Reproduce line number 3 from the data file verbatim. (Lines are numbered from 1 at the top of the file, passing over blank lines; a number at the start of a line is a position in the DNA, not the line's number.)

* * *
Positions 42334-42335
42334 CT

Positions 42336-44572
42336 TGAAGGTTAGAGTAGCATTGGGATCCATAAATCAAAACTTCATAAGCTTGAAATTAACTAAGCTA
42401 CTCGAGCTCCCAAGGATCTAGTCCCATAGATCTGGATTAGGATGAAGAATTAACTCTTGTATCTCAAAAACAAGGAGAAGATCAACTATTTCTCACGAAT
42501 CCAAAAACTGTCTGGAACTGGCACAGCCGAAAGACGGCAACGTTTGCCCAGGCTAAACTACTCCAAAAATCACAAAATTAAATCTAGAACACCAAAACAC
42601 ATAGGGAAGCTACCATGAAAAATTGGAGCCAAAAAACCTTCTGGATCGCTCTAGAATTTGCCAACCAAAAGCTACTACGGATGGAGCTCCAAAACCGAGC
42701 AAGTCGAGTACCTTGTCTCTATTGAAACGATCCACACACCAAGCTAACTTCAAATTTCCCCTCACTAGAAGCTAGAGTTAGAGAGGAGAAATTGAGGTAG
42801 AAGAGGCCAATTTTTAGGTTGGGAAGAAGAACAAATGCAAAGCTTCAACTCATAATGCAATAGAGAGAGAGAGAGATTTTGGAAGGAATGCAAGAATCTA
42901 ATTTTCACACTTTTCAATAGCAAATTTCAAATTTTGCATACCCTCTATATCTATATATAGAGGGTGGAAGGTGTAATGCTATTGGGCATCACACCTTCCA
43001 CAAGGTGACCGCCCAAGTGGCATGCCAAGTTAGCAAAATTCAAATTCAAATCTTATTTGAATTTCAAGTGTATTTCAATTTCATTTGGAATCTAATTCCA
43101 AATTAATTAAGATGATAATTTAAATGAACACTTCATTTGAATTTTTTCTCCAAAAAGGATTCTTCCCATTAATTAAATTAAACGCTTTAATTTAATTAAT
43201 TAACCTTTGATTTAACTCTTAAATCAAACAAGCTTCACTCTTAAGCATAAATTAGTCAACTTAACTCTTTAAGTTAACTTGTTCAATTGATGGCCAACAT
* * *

Positions 42336-44572